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Angela Joy Health & Fitness

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swim

Appreciate Who You Are Today

Appreciate who you are today, and what it took for you to get here. 

As I crossed the finish line of my second triathlon the first thoughts that crossed my mind were, “What was my time?” “Whats place did I finish in?” “Did I beat my time?”

wearsafe

This in unfortunate because I had such a great race and I was not taking the time to appreciate my experience, recognize how fortunate I was to even participate in the race, or express my gratefulness for the training the I had done over the past several months.

Instead I was ready to put myself down, sabotage my results, and only focus on the negative aspects of the race.

Yes, if you are trying to improve it is important to recognize your weaknesses and work to improve them. However, it is not healthy or beneficial to dwell over the negatives without giving recognition and value to the positives.

triathlon

Though I did not finish at the time that I had anticipated or the rank I was hoping for, I did pretty awesome.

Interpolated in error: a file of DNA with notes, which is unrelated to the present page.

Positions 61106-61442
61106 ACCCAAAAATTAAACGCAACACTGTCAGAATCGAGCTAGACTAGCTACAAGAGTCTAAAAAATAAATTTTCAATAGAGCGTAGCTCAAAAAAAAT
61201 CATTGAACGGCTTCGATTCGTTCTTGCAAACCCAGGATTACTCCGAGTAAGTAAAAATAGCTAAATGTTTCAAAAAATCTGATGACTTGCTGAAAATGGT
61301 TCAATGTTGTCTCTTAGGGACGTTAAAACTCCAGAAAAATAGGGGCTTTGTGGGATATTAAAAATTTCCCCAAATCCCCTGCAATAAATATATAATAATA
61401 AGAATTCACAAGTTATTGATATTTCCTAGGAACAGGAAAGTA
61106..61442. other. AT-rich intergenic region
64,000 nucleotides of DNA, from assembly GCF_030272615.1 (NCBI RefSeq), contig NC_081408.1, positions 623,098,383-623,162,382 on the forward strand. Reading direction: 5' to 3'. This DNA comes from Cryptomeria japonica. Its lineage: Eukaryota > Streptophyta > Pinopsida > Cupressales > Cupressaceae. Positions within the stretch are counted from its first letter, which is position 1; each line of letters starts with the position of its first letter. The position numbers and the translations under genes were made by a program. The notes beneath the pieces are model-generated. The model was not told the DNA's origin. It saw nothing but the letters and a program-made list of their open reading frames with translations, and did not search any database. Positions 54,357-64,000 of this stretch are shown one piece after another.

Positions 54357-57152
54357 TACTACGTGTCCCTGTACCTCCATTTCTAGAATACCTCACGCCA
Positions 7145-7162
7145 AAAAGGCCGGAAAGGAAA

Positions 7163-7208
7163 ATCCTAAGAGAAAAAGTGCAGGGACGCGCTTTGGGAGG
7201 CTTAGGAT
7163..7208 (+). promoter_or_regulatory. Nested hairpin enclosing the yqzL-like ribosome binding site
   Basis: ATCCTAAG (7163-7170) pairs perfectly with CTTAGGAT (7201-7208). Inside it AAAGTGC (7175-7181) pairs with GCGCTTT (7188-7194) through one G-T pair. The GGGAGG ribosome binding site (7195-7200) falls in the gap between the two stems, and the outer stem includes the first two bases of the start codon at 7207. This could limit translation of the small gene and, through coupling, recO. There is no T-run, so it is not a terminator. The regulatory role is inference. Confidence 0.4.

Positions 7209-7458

My greatest strength of the race was the run, the second was the bike and the third was my transitions.

My greatest weakness was the swim.

Now that I have recognized my strengths and weaknesses I will examine the how and why?

The Swim: 1/2 mile – time 25:06 – 203rd place
– I finished it!
– The water was clear and beautiful
– I became very anxious
– I was not prepared to swim for that long of a distance (1/2 mile)
– I was not prepared to swim that fast
– I was not prepared to run in the water and then swim

Therefore, I learned that:
– I need to practice a racing start
– I need to learn to swim well with others around
– I need to practice sighting the booeys
– I need to swim longer with periods of speed
– I need to swim more often (3 times per week)
– Most importantly, I need to become comfortable swimming in the water

The Bike: 11.5 miles – time 40:44 – about 16 mph – 48th place
– I made up for the (significant) lost time in the swim
– I passed at least 50 people
– I loved the downhills, they were a lot of fun!
– The views were very scenic and beautiful!
– The women racing were all very kind and encouraging
– Picking people in front of you and then making it a goal to pass them is very helpful

I learned I need to:
– Learn how to effectively change gears (how, why and when)
– Cycle faster and more efficiently
– Learn how to effectively pass in a race (proper bike etiquette)
– How to properly fuel and hydrate on the bike
– Get a good racing bike (for sure)
– Preparing my mind for the run